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I have a kind of general question. So I understand that the goal of a Taylor function is to approximate a transcendental function using a polynomial function. This makes things easier to deal with sometimes. I understand that this works by chosing a polynomial function that seems to behave like the transcendental function does, at least in a localized area. For example f(c)=P(c) where f is our transcendental function and P is our polynomial function. As we add additional constrantaints, like f'(c)=P'(c) and f''(c)=P''(c) this approximation becomes better and better until eventually we can come up with a power series that is exactly the function.

My question is, WHY is it that as the higher order derivatives match, the function becomes a better and better approximation? I mean, intuitively it makes sense: there are more things that the two functions have in common so it seems natural that a function that has more in common would be a better approximation than one that has less in common. I just don't understand what it is that is making it a better approximation. Why are the higher order derivatives so important?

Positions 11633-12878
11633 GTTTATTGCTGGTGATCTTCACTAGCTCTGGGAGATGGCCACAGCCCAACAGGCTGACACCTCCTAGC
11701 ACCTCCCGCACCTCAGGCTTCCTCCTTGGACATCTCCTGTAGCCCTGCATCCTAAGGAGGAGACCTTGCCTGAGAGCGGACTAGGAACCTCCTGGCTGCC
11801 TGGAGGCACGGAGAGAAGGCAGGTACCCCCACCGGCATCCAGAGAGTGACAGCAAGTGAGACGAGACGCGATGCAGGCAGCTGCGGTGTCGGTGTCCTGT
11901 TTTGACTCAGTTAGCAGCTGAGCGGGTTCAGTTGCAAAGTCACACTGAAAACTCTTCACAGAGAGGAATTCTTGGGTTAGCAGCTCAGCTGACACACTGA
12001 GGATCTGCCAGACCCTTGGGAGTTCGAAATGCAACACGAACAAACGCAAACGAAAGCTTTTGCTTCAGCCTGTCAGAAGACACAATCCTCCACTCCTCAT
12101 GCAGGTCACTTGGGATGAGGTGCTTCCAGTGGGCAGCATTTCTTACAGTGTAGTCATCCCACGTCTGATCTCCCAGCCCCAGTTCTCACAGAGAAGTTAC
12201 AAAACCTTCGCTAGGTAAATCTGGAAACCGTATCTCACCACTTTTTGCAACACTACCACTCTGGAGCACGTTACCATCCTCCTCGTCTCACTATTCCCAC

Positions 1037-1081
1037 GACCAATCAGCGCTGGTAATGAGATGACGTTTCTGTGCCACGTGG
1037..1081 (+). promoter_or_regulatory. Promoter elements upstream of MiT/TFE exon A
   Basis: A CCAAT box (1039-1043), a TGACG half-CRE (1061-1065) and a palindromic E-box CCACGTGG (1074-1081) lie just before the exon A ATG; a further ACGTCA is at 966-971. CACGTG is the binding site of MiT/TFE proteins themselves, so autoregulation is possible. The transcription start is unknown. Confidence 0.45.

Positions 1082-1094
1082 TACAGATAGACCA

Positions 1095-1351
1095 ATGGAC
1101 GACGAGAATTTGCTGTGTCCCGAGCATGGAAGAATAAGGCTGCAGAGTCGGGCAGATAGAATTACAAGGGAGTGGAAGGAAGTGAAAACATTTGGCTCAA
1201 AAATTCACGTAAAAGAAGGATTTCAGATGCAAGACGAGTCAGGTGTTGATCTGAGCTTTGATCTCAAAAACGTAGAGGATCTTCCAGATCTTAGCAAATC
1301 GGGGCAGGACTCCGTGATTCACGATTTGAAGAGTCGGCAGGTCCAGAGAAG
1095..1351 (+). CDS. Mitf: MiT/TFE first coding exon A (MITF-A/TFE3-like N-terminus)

I'm not sure if this makes sense. I feel like I understand how it works, I just don't understand why.